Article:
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Old 10-20-2013, 08:54 AM   #175
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None of my passions would have earned me a living, but my living has allowed me to pursue my passions as hobbies!

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Well said...

I never had a career but I aways had a job. Earning money was my focus during my accumulation years, which allowed me to retire earlier than most and lets me live as I wish - not as I have to, in retirement.
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Old 10-20-2013, 11:49 AM   #176
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To be blunt, I've always been lazy. I knew I'd prefer not working even before I started working. Grad school was a means to avoid going to work. However, just because I was lazy didn't mean I was an idiot. I did the math and knew I needed to work for a while to not work for a longer while. Since I never found any profession I loved (though I did, fortunately, find one I was good at) work was always just a means to this end.

Finally after 25 years of playing that game it's time to start being the bum I was always meant to be.
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Old 10-20-2013, 12:09 PM   #177
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To be blunt, I've always been lazy. I knew I'd prefer not working even before I started working. Grad school was a means to avoid going to work. However, just because I was lazy didn't mean I was an idiot. I did the math and knew I needed to work for a while to not work for a longer while. Since I never found any profession I loved (though I did, fortunately, find one I was good at) work was always just a means to this end.

Finally after 25 years of playing that game it's time to start being the bum I was always meant to be.
I very much sympathize with this point of view. Although the first job I had out of college was exciting to me, I think it was only exciting because I was moving away from a small Southern town and living at home (I lived at home during college), to a metro area and my own apartment.

It didn't take me long to figure out that having to work, sit in a cube, do what somebody else tells me, and make THEM money...sucks.

Thinking back, in the almost 25 years it's been since I left college in 1990, the only job I had I truly enjoyed was as a real estate agent for 2.5 years, when I was running my own show. Every other job I've had has just been another unchallenging and unrewarding rat race.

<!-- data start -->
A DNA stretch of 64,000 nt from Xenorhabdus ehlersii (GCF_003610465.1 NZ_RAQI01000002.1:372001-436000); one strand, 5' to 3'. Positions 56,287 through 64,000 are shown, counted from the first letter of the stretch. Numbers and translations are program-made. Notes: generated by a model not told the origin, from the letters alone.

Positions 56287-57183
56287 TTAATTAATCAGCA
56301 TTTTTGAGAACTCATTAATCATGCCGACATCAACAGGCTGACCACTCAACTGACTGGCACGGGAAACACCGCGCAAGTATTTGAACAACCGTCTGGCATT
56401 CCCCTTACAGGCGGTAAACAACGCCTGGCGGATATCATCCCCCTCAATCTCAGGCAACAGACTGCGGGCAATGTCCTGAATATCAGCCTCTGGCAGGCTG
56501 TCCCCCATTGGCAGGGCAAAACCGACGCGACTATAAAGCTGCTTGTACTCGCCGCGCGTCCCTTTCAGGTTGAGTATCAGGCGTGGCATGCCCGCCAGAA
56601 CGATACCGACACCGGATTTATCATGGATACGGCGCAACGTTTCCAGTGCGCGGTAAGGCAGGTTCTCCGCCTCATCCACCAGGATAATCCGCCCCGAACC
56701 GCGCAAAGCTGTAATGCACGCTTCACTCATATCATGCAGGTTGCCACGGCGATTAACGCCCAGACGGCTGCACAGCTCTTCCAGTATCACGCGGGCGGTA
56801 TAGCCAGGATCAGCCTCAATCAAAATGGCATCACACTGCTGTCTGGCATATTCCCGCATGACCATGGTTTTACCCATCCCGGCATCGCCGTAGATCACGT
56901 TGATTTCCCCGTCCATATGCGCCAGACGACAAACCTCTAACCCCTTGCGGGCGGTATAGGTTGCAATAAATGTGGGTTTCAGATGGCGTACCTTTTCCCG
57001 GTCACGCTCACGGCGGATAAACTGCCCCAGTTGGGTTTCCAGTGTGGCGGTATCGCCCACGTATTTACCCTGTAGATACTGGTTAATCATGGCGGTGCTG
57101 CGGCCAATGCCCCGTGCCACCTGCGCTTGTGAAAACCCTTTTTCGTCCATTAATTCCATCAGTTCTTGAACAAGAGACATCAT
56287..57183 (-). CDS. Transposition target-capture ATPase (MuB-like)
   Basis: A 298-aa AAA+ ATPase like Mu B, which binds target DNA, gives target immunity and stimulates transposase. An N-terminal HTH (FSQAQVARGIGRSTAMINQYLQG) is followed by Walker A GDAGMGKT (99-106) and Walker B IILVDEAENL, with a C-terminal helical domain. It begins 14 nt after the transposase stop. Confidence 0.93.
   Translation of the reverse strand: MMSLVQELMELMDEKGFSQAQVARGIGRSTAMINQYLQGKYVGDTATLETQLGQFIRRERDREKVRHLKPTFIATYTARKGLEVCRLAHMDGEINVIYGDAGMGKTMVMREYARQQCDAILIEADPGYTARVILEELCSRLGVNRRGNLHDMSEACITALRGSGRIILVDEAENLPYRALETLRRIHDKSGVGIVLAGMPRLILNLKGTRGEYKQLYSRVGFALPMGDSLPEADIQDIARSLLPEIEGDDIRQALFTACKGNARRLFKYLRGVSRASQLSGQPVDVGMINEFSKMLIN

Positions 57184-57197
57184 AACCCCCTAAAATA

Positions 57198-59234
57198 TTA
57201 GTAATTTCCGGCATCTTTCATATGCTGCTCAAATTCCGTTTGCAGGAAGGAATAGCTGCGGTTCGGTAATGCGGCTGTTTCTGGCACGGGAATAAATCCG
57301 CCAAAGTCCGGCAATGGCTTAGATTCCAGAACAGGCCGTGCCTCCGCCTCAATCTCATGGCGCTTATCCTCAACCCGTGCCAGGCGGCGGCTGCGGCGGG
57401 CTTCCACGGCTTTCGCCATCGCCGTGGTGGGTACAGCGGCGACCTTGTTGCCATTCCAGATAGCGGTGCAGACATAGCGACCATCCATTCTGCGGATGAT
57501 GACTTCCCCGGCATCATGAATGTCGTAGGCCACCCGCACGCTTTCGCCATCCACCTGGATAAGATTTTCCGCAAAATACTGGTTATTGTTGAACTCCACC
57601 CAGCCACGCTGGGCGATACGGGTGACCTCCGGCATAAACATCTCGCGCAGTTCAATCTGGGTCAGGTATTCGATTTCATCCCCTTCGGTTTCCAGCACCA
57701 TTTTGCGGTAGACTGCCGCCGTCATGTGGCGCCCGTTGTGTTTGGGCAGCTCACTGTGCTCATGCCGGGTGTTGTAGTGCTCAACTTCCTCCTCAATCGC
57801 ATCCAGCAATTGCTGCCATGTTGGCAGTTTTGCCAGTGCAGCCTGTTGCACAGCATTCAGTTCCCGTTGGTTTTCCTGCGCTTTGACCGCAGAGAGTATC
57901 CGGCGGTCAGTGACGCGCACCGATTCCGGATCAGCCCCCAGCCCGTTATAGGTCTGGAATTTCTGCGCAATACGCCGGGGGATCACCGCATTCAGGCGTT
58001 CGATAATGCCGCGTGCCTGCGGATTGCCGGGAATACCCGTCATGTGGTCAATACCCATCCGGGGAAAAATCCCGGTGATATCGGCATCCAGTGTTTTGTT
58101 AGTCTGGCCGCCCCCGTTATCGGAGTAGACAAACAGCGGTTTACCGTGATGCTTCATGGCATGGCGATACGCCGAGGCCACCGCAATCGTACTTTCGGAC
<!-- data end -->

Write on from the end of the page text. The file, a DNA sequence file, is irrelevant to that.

I could wax poetic about how all those experiences "built character", made me a better person, blah blah blah, but if I could push a button and have been born into a wealthy family and never had to work a day in my life, I probably would.
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Old 10-20-2013, 01:08 PM   #178
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I could wax poetic about how all those experiences "built character", made me a better person, blah blah blah, but if I could push a button and have been born into a wealthy family and never had to work a day in my life, I probably would.
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Old 10-20-2013, 01:41 PM   #179
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I very much sympathize with this point of view. Although the first job I had out of college was exciting to me, I think it was only exciting because I was moving away from a small Southern town and living at home (I lived at home during college), to a metro area and my own apartment.

It didn't take me long to figure out that having to work, sit in a cube, do what somebody else tells me, and make THEM money...sucks.

Thinking back, in the almost 25 years it's been since I left college in 1990, the only job I had I truly enjoyed was as a real estate agent for 2.5 years, when I was running my own show. Every other job I've had has just been another unchallenging and unrewarding rat race.

I could wax poetic about how all those experiences "built character", made me a better person, blah blah blah, but if I could push a button and have been born into a wealthy family and never had to work a day in my life, I probably would.
I didn't see it that way. To me, a career meant independence. I made the decision to go into a high paying field mainly because it was likely to lead to FI eventually. I was particularly concerned about loss of independence on marriage and being tied to the fortunes of some guy who might not turn out to be Prince Charming. I had both good and bad experiences that I had not anticipated. I did what I had to do. The interesting thing is that my career alone would not have made me FIRE. I got there with the help of an inheritance from my LBYM lower middle class parents.
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Old 10-22-2013, 03:02 PM   #180
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I like my job. It is rewarding and I feel it is important. Everything is going as I planned! My parents retired at age 57, when I was in my mid-20s. My parents taught me to LBYM, and when they retired, my goal was to retire at the same age they did. Now, 20 years later, I am on track to do just that.

We actually could do it sooner, except for the issues around federal health benefits. I have to stay until 57 to get those, and that is a huge perk not worth missing.